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"...then bands of agitators follow... calling themselves long-awaited liberators. Like swarms of locusts, they seep through the smallest cracks and infest villages and settlements."

With this description young Ivan Kulik, newly appointed village school headmaster, introduces the events of 1939 in Hlaby, his village in the Pinsk Marshes - a region straddling the border between Ukraine in the south and Belorussia in the north. What follows is an extraordinary story, a social portrait of a community struggling to survive in the face of constantly mounting and increasingly violent Soviet interference in the lives of the villagers. By focusing on one village and a limited group of primary characters, Theodore Odrach takes the historical facts onto a very personal and intricate level, building empathy and understanding in the reader who is captivated early on and will remain engaged until the end of the novel and beyond.

Odrach's characters are lively and personable, realistically captured in their daily lives and their new, at times conflicting, emotions. Many are torn between willingness to collaborate with the occupiers, anticipating personal advantage within a Soviet system, or maintaining a more or less neutral attitude, risking being labelled nationalist or even traitor, thereby endangering their livelihood and even survival. As the harassment and brutal attacks multiply, and random arrests, disappearances and arbitrary killings are witnessed more frequently, ignoring reality is almost impossible. Propaganda and reality could not be further apart. Even those, like Ivan Kulik, who are trying to maintain some level of normalcy in the school and the village, have to fear being called for "an interview" at the notorious Zovty prison of the NKVD [the Soviet Secret Police], in Pinsk. Ivan, who is as much chronicler of the events as active participant, has to confront his own suspicions: can he trust even his few friends like Sergei? Is the chatty neighbour or colleague an agent provocateur waiting to report him? Will his faultless "proletarian credentials" protect him from disappearing in Zovty prison or being sent to a concentration camp in Siberia?

For the young women in particular, embracing the "modern" Russian way can lead to unforeseen consequences. Clearly exploiting the benefits of the new system is Dounia Avdeevna. While her machinations read like light relief, the author's message is serious. The primary female character, however, is Marusia, the girl that raises romantic feelings in Ivan. She is rejecting any advances by him, this 'moujik' (peasant) who prefers to speak Ukrainian rather than Russian (which he speaks more fluently than she does). He is also better educated than she is... Odrach conveys the conflicts in the girl's mind admirably, and, mostly, with a lovely ironic touch. Nonetheless, for me one of the most chilling scenes is Marusia's reaction to receiving a beautiful winter coat as a gift - and discovering the label in its collar...

The brutal occupation of the Pinsk Marshes, so empathically evoked by Odrach, has to be understood against the historical context and its unique geographic characteristics. A strategically important region for the Soviet Union, it had been under Polish control until its annexation by the Red Army in September 1939. Its deep forests, broken up by farmland and pastures with isolated villages scattered in the landscape and, most importantly, the river with its large flood plains had provided natural barriers from unwanted intruders. Culturally, the population's identity was rooted in their Ukrainian language. As Odrach expertly illustrates, the region's "integration" into Byelorussia meant much more for the villagers than the compulsory introduction of the Byelorussian and Russian languages: it represented the denigration of their own language and culture and a rejection of their important role in the wider Russian and Slavic historical context. I found it fascinating how Odrach uses the language conflict also as an illustration of social tensions within the community. Some characters, such as the Russian-speaking apparatchiks, when irritated or angry, slip back into their native Ukrainian without noticing ' or they do, losing more than their argument.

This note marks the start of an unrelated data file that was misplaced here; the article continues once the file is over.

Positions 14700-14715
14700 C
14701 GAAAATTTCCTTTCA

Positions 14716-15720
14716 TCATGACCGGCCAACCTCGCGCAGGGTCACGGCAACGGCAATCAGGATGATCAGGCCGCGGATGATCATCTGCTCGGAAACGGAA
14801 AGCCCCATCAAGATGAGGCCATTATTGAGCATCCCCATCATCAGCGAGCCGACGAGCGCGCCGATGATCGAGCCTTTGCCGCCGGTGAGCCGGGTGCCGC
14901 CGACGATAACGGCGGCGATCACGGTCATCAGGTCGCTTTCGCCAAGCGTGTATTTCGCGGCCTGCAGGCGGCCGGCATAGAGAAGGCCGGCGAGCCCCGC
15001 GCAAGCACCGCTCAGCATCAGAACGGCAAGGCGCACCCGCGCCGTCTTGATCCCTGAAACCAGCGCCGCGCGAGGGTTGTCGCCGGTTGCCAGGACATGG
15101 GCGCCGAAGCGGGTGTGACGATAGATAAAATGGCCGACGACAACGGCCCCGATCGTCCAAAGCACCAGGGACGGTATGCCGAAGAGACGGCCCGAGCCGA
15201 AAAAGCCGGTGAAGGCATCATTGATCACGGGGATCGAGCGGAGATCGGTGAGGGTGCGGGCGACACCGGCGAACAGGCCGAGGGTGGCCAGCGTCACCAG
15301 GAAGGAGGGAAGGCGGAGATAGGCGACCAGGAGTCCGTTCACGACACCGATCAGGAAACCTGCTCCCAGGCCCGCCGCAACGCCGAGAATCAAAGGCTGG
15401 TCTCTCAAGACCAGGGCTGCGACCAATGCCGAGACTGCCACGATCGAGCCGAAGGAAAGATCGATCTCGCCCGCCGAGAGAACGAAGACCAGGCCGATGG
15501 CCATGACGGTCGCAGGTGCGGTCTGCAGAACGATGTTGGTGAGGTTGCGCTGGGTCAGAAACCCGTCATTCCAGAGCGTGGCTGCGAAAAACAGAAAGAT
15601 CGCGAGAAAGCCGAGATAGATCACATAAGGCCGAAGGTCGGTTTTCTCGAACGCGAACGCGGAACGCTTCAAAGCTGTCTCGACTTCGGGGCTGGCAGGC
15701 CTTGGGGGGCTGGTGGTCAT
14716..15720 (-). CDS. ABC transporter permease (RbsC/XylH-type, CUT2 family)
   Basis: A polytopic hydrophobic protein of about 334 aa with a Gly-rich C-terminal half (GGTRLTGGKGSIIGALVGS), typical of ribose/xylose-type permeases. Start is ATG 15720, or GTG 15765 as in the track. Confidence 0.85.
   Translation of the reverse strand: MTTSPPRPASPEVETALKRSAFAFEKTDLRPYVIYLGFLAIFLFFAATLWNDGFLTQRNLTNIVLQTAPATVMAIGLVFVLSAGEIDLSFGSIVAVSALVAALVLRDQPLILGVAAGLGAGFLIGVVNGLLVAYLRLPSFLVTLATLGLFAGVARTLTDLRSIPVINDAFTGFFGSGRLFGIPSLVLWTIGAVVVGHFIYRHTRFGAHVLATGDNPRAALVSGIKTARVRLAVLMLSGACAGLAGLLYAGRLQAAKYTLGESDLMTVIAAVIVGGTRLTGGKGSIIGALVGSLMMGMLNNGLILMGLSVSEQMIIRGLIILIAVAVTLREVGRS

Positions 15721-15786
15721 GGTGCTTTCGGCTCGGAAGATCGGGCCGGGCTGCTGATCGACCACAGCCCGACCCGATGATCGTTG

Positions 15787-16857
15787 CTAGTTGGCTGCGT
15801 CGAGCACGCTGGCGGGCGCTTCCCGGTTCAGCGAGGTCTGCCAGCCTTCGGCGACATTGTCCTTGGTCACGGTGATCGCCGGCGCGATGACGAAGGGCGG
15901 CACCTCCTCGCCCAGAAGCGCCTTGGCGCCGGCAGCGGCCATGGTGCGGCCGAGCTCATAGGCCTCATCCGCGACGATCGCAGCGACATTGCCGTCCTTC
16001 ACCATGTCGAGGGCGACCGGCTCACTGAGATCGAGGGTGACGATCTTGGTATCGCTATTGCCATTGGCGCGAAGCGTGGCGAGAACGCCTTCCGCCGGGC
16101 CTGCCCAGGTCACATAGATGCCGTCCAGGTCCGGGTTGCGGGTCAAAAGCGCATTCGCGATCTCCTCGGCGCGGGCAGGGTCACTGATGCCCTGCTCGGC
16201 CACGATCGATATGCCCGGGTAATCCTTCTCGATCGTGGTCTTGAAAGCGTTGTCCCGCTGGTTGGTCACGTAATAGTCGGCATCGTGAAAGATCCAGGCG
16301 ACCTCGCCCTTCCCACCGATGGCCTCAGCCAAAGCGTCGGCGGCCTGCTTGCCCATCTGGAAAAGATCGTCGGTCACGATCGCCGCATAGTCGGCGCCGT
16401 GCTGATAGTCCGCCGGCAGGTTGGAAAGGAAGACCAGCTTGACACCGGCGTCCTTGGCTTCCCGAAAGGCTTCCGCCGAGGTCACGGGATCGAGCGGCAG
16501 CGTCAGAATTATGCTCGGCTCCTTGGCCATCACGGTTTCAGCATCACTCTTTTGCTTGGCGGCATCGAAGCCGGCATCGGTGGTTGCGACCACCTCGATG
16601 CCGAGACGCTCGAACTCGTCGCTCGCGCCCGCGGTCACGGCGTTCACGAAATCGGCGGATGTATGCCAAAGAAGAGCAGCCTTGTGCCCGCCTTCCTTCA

I found it especially fascinating how Odrach illustrates the social tensions in the community through the language issue. Some characters, such as the Russian-speaking apparatchiks, when irritated or angry, slip back into their native Ukrainian without noticing - or they do, losing more than their argument.

WAVE OF TERROR is without doubt closely based on the author's personal experiences. Odrach has beautifully fictionalized what he knew and lived through and presented it in a way that readers from everywhere can relate to the individuals, their lives, hopes and struggles. He has done even more than that. With his nuanced approach he has brought to light a mostly unknown tragedy of a community of a specific region that stand representative for the many, many victims of Stalin's Sovietization campaign with the reign of terror suffered by communities with different cultural and linguistic identities.

Theodore Odrach escaped from the Soviet Union and eventually immigrated to Canada in 1953. Since then, until his untimely death in 1964, he used every spare moment to write - not only this novel but a substantial body of works. For me, Odrach's writing stands on its own and does not need any suggestion for literary influences. However, I did find important parallels in terms of theme and approach between Odrach's novel and 2009 Nobel laureate Herta Müller. Both authors have fictionalized the personally experienced terror regimes seen from the perspective of a specific linguistic background. WAVE OF TERROR was published in Ukrainian in 1973 and has only recently become available in English thanks to the great efforts of his daughter Erma, who had to enter the depth of the Ukrainian language and culture to convey her father's words and meaning. She has done so beautifully and convincingly. [Friederike Knabe]